More information about the new Salmon License plate, and auction rules and eligibility, is available at orsalmonplates.com. Registration fees and ordering information are available on the DMV website at https://www.oregon.gov/ODOT/DMV/Pages/Vehicle/index.aspx.  —- Oregon Parks and Recreation Dept. 

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Oregon reports 369 new confirmed and presumptive COVID-19 cases, 7 new deaths

There are seven new COVID-19 related deaths in Oregon, raising the state’s death toll to 2,817, the Oregon Health Authority reported Friday. OHA doesn’t do weekend updates anymore and new numbers will be available later in the day today. Oregon Health Authority reported 369 new confirmed and presumptive cases of COVID-19 bringing the state total to 211,998.

The new confirmed and presumptive COVID-19 cases reported today are in the following counties: Benton (9), Clackamas (27), Clatsop (2), Columbia (7), Coos (4), Crook (6), Deschutes (19), Douglas (14), Hood River (1), Jackson (28), Josephine (12), Klamath (6), Lake (1), Lane (28), Lincoln (8), Linn (18), Malheur (3), Marion (28), Morrow (2), Multnomah (55), Polk (15), Tillamook (1), Umatilla (28), Union (3), Wasco (3), Washington (33) and Yamhill (8).   

Vaccinations in Oregon

Today, OHA reported that 5,295 new doses of COVID-19 vaccinations were added to the state immunization registry. Of this total, 2,896 doses were administered on July 15 and 2,399 were administered on previous days but were entered into the vaccine registry on July 15.

Oregon has now administered 2,607,790 first and second doses of Pfizer, 1,765,059 first and second doses of Moderna and 175,839 single doses of Johnson & Johnson COVID-19 vaccines.

As of today, 2,445,717 people have had at least one dose of a COVID-19 vaccine and 2,271,516 people have completed a COVID-19 vaccine series.

Cumulative daily totals can take several days to finalize because providers have 72 hours to report doses administered and technical challenges have caused many providers to lag in their reporting. OHA has been providing technical support to vaccination sites to improve the timeliness of their data entry into the state’s ALERT Immunization Information System (IIS).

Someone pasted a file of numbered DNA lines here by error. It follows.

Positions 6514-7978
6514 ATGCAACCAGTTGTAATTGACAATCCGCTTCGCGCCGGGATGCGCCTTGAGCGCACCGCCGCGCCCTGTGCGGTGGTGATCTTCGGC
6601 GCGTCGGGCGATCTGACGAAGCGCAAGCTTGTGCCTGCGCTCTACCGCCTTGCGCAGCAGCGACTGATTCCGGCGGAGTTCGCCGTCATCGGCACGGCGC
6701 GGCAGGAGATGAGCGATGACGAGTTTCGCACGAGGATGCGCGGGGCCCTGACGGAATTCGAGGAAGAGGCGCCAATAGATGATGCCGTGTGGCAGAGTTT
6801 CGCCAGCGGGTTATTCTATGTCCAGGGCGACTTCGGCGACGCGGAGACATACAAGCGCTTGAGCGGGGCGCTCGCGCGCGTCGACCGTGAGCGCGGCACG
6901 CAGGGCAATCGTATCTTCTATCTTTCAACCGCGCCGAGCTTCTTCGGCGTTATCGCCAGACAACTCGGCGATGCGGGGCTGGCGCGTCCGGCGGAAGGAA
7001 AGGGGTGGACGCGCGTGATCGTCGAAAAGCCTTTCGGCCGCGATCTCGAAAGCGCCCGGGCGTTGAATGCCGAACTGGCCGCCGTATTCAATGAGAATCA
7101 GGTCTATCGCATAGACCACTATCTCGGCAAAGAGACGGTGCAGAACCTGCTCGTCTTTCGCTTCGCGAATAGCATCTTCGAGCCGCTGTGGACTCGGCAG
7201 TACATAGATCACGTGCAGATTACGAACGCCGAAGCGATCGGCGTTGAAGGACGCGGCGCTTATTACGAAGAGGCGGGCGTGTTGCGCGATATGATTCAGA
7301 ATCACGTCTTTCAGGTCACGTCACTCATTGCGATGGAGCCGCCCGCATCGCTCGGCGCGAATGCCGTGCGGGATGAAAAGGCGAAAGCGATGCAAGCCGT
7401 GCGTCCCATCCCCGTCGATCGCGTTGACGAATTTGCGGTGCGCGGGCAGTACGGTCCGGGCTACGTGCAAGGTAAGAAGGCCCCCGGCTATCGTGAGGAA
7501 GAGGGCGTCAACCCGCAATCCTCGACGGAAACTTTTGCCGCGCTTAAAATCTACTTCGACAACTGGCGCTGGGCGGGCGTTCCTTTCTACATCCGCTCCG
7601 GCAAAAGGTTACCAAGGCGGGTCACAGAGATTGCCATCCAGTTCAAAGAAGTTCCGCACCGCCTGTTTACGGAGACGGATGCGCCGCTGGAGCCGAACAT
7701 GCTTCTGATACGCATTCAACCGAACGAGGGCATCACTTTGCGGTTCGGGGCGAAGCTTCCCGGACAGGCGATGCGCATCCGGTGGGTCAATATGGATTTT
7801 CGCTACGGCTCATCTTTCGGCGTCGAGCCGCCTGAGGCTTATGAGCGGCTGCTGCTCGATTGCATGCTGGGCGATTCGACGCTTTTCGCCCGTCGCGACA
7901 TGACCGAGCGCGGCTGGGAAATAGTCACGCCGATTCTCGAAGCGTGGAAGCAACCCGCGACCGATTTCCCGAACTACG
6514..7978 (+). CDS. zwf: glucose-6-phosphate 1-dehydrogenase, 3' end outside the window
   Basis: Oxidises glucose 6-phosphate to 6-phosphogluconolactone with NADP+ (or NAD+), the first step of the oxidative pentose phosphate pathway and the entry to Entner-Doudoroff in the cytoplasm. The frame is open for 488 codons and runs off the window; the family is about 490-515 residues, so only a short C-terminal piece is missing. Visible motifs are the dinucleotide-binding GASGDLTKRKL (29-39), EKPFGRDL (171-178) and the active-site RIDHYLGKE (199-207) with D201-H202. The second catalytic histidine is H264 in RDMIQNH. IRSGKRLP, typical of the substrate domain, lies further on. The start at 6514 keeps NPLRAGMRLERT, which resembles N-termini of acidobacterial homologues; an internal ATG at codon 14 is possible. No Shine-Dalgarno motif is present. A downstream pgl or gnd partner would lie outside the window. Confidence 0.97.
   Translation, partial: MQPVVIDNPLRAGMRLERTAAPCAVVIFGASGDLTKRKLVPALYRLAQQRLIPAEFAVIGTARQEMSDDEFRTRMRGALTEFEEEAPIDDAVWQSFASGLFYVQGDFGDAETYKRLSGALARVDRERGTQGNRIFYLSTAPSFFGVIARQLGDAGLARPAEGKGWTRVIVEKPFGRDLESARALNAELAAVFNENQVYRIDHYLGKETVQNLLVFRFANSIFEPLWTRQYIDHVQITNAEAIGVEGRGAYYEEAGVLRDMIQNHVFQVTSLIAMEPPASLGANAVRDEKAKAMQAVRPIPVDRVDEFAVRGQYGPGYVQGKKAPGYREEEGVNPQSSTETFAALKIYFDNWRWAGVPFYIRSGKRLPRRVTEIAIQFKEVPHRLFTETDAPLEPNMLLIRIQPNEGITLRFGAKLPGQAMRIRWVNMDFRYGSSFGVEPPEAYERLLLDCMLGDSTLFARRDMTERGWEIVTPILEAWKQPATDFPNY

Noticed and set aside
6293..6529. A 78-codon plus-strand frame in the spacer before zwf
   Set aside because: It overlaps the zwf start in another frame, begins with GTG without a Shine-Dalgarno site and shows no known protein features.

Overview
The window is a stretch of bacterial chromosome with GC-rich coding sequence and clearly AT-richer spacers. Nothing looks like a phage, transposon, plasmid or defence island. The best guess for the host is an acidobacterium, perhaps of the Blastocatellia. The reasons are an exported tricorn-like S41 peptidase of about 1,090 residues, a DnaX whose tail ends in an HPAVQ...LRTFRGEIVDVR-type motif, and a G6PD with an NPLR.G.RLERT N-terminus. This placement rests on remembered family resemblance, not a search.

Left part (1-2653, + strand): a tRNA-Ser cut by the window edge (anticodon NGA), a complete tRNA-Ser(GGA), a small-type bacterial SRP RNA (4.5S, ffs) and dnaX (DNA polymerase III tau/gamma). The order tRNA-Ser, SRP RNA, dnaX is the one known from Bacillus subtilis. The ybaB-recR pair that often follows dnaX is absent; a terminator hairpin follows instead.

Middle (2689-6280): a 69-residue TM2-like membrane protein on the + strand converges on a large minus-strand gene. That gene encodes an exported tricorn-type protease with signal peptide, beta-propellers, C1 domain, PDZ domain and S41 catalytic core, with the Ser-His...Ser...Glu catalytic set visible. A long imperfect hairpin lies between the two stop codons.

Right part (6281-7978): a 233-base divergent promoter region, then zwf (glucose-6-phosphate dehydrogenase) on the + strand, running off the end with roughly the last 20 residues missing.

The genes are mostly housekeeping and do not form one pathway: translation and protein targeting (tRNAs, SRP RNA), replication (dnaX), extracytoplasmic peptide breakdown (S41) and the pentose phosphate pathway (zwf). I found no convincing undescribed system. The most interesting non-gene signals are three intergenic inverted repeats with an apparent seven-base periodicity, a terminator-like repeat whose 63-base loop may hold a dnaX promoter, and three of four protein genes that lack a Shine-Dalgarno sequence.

To date, 2,975,895 doses of Pfizer, 2,267,560 doses of Moderna and 299,100 doses of Johnson & Johnson COVID-19 vaccines have been delivered to sites across Oregon.

These data are preliminary and subject to change. Updated vaccination data are provided on Oregon’s COVID-19 data dashboards and have been updated today.

COVID-19 hospitalizations

The number of hospitalized patients with COVID-19 across Oregon is 141, which is four more than yesterday. There are 44 COVID-19 patients in intensive care unit (ICU) beds, which is six more than yesterday.

The total number of patients in hospital beds may fluctuate between report times. The numbers do not reflect admissions per day, nor the length of hospital stay. Staffing limitations are not captured in this data and may further limit bed capacity. More information about hospital capacity can be found here.

As the highly transmissible delta variant sweeps across the nation fueling an increase in COVID-19 cases Oregon is no exception. For at least 11 consecutive weeks COVID-19 cases had been decreasing in Oregon, until last week. Health experts point to the highly contagious delta variant, first detected in India, as a factor as state and federal officials continue to warn about a “pandemic of the unvaccinated.”

According to Tim Heider, a spokesman for the Oregon Health Authority cases are increasing and this is certainly due to the increasing percentage of the delta variant in Oregon. This has been seen in communities across the world. If you are fully vaccinated, you are well protected from COVID, including the delta variant. If you are not vaccinated, make a plan to do so, and take precautions like wearing a mask indoors and in outdoor crowded places until you are vaccinated. “The outbreak in the U.S. is becoming “a pandemic of the unvaccinated” because nearly all hospital admissions and deaths are among those who hadn’t been immunized.

In Oregon, more than 70% of Oregon’s adults have been fully or partially vaccinated. But in some rural counties there is a significant portion of the population that still has not received a shot. In Lake County a mere 36% of adults are partially or fully vaccinated. In 12 out of the state’s 36 counties, less than 50% of adults in those counties have been vaccinated.